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The parents of 67 severely handicapped children are opposing attempts by the state to close seven Massachusetts homes that use a type of punishment as therapy.

The Massachusetts office for children decided in September to close the homes, run by the Behavior Research Institute, a Providence, R.I., organization. The institute uses a type of therapy known as "averse counter-conditioning," which can involve pinching or squirting water to modify a child's behavior.

The state's order to close the homes followed the death of a 22-year-old student in one of the homes last July. The official cause of the student's death, however, has not yet been determined.

"The office for children felt that there was an excessive amount of punishment," said Michael Coughlin, a spokesman for the office. He said the majority of the students in the homes are autistic, and most come from outside the state.

The case is now before an administrative law judge, who will decide this month whether or not to close the homes. If the homes are closed, the parents plan to sue in federal court, according to Richard Landau, the lawyer representing the parents.

Mr. Landau said the children in the homes are "among the most profoundly disabled in the Commonwealth." The parents feel they are receiving the best treatment and "reaching their maximum potential" under this type of therapy, he said.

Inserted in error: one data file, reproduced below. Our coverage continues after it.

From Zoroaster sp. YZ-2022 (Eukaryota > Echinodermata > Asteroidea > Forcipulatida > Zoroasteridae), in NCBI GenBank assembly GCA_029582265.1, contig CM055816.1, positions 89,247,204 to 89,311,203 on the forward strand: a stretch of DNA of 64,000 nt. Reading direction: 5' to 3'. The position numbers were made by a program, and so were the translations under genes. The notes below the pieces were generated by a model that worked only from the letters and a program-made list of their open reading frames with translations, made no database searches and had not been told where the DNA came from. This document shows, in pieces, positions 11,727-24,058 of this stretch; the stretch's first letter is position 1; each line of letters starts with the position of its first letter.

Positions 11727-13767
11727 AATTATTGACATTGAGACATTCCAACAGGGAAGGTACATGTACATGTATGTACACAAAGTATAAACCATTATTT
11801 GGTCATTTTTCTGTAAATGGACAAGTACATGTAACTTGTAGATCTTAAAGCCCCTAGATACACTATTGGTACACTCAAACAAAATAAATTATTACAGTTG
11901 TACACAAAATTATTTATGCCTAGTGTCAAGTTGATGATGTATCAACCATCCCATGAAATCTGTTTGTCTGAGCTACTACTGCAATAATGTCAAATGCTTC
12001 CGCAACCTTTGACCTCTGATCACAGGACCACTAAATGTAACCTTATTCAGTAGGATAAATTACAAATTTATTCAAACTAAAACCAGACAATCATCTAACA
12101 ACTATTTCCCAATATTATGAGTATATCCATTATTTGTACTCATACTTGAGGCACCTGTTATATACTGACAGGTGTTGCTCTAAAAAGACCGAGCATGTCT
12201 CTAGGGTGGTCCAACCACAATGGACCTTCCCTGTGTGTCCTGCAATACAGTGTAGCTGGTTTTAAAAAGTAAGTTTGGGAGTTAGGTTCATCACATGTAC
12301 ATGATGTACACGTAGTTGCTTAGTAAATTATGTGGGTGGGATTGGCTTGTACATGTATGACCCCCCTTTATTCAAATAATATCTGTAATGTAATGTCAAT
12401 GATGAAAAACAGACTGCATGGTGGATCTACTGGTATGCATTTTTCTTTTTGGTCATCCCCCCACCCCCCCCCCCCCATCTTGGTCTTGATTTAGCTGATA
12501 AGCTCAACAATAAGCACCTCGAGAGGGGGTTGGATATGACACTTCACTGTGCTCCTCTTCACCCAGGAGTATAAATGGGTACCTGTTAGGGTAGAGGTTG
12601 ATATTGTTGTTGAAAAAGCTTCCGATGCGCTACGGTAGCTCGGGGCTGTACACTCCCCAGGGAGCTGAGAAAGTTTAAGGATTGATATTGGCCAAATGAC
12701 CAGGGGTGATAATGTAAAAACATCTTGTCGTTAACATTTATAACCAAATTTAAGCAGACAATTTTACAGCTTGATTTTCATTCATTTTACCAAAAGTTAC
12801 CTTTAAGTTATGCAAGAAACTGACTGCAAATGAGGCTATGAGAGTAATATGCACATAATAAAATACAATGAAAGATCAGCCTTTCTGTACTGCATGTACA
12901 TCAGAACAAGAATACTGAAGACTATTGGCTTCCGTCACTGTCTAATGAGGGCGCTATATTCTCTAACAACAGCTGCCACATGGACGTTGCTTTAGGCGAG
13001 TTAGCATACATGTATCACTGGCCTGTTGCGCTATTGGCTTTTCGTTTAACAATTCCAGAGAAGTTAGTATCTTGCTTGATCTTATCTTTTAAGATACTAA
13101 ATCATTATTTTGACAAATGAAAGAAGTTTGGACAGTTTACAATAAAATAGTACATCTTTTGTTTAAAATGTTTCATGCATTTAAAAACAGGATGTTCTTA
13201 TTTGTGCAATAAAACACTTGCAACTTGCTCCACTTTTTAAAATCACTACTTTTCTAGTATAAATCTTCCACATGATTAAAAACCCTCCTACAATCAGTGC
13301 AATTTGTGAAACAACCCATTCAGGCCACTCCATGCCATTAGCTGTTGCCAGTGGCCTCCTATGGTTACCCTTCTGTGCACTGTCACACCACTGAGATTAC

Louisiana school officials have told legislators that they will work with them to reduce spending on precollegiate and higher education in the state, in light of a predicted budget crunch.

State Senator Armand J. Brinkhaus, chairman of the Senate Education Committee, called a meeting of representatives of the five education boards in the state earlier this month to discuss possible budget cuts.

Senate fiscal experts told educators that the state could end the current budget year as much as $225- million short of funds. They attributed the shortfall in part to the tax structure's high dependence on oil prices, which have fallen sharply this year.

Lawmakers have already ordered a 3 percent across-the-board cut in state spending. But Annette R. Seng, staff lawyer for the committee, said cuts in education will have to go beyond that. "What we hope to do," she said, "is come up with a viable package of cuts that we can all agree on and present to the legislature next session." If no agreement can be reached, she added, there may be another across-the-board cut.

According to Ms. Seng, 46 percent of the state's total budget now goes to education--a proportion that has more than doubled since 1976-77.

Meetings with the Board of Elementary and Secondary Education will probably begin next month. It is not yet clear how deep the cuts will have to be, said Ms. Seng.

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